Dummy Movie Review

Just before Adrien Brody delivered his Oscar-winning performance as an isolated and frightened Holocaust survivor in The Pianist, he played a whole different kind of isolated and frightened. As Steven, a lonely underachiever in Greg Pritikin's fantastic indie comedy Dummy, Brody finds solace not in piano music, but in the twisted art of ventriloquism.

It's an offbeat concept that might fit in a chop-'em-up horror movie or a sad, pathetic character study -- yet writer/director Pritikin finds his own niche with the idea, producing a creatively eclectic tale. Dummy is full of exciting surprising laughs, true heart, and enough dysfunctional characters to fill a Wes Anderson film.

Nearing 30, jobless, and living at home with his lunatic Jewish family, Steven is a wimpy soft-spoken schlemiel who devotes all his time to becoming a working ventriloquist. He keeps constant company with his newly purchased wooden friend, dealing with issues of self-loathing while clumsily practicing his routine. The dummy (who is unnamed because he doesn't like any of Steven's choices) becomes more than just Steven's alter-ego -- he becomes Steven's conscience, letting him know during private conversations that he should act like a man, get off his ass, and get on with life.

That opinion is shared by Steven's close friend Fannie (Milla Jovovich), a punked-out wannabe singer with no direction, no future, and a seriously huge temper. When Steven expresses mild interest in his employment counselor, Lorena (the instantly likable Vera Farmiga), Fannie organizes a commando-style stalker session at the girl's house. Fannie believes that pushing the meek Steven into this demented action displays a level of passion that he needs to feel. She's probably right.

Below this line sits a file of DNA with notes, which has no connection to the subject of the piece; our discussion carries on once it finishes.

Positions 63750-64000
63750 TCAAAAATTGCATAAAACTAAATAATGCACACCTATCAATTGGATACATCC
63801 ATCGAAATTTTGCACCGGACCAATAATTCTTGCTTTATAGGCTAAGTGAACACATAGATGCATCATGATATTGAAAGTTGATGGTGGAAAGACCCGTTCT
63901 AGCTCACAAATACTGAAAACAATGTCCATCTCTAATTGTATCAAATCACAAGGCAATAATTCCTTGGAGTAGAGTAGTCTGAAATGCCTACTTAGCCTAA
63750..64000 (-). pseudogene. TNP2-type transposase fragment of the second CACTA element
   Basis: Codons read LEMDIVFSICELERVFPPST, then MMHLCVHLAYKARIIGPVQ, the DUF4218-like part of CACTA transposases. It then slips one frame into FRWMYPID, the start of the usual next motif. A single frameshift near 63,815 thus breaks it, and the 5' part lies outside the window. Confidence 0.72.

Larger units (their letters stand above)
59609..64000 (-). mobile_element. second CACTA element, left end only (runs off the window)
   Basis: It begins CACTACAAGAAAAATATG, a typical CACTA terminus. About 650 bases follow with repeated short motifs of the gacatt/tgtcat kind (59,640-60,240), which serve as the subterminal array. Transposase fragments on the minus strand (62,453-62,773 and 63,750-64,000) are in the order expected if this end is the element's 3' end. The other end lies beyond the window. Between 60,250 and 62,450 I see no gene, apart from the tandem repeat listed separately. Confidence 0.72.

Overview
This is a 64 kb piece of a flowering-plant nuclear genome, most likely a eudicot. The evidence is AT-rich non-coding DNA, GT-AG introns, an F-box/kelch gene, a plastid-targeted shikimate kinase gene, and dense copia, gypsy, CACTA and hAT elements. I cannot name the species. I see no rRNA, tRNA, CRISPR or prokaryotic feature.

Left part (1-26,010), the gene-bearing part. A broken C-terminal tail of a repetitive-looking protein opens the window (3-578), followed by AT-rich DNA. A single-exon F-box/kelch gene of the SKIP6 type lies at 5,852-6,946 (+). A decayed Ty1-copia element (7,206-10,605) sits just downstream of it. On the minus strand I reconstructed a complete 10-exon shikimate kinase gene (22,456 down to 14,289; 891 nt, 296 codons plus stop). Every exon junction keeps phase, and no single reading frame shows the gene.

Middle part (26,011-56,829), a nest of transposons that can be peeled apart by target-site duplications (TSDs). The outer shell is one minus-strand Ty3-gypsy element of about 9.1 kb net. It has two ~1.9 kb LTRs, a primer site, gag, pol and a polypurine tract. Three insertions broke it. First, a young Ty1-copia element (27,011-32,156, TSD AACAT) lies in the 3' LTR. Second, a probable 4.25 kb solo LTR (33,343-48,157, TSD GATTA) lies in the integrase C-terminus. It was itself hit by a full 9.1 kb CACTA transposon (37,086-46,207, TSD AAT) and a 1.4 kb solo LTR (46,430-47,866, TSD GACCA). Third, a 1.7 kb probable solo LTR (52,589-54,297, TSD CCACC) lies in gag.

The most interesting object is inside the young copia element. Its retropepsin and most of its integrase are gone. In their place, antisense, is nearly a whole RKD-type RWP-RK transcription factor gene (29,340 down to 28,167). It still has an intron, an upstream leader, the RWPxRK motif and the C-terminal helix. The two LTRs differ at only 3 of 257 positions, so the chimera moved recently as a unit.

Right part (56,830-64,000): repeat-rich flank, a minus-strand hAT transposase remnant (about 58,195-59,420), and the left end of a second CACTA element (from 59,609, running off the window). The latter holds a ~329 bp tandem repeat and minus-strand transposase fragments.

The idea of "making things happen" is central to Pritikin's story, and it provides his characters with a sad nobility, a humble level of self-respect that comes with possessing unfulfilled dreams. The filmmaker then places this collection of unrealized ambitions into absurdly comic settings. Steven's sister Heidi (Illeana Douglas) tries to be a successful wedding planner, but her only client is a Jewish princess with no taste and a weight issue. Fannie is dying to become a punk-rock star, but dives into an unbelievable alternative when it becomes available. Lorena confides in Steven about a traumatic traffic accident; his immediate reply: "I always look both ways when I cross the street."

That sort of naïve sincerity gives Dummy a strong tenderness, one completely anchored by Brody's daring and dedicated performance. He always keeps Steven hopeful but not terribly ambitious, strange but not dangerous. It's delicate, well-plotted acting topped off by Brody's fairly competent ventriloquism abilities.

The rest of the cast is completely worthy of being in Brody's company. Veteran actors (and real-life couple) Jessica Walter and Ron Leibman get big laughs as Steven's parents: she, the typical Jewish mother feeding everyone; he, a retiree building model war vessels and watching porn. Jovovich is a lethal combination of raw firepower and inner warmth, and Farmiga absolutely glows as a woman who's just as hesitant as the rest, even if she is saner.

Dummy has some final act issues that seem to be the mark of an unpracticed filmmaker -- Pritikin's confident direction and creative, spot-on editing take a bit of a beating -- but that early mention of Wes Anderson is appropriate. Like Anderson's work, Dummy has a crazed surreal surface with a soft warm center. And it's blessed by a lead performance of occasional genius.

Reviewed at the 2003 Independent Film Festival of Boston.

Now who's the dummy?


Comments

Dummy Rating

" Excellent "

Rating: NR, 2002

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